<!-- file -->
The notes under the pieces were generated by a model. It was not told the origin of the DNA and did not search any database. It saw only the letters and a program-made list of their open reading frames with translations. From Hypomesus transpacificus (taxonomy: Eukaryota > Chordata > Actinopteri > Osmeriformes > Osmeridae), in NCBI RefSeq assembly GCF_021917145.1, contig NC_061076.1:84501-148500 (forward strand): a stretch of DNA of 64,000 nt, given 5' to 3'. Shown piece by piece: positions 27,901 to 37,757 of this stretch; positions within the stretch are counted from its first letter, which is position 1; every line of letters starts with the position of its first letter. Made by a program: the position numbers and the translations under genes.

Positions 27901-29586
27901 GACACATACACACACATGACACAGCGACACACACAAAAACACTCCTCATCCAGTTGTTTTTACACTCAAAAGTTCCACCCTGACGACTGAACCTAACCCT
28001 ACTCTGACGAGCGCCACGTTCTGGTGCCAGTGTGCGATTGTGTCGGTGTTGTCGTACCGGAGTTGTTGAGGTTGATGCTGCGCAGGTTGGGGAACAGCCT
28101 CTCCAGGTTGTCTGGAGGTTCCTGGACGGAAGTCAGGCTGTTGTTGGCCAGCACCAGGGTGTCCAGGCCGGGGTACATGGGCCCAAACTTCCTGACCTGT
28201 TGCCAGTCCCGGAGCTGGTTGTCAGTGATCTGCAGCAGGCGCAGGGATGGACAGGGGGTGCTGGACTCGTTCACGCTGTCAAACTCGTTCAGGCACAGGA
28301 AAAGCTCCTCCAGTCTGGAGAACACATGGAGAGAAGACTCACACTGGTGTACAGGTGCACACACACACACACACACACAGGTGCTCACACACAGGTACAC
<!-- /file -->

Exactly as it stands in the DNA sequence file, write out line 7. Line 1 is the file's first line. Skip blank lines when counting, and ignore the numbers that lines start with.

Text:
28301 AAAGCTCCTCCAGTCTGGAGAACACATGGAGAGAAGACTCACACTGGTGTACAGGTGCACACACACACACACACACACAGGTGCTCACACACAGGTACAC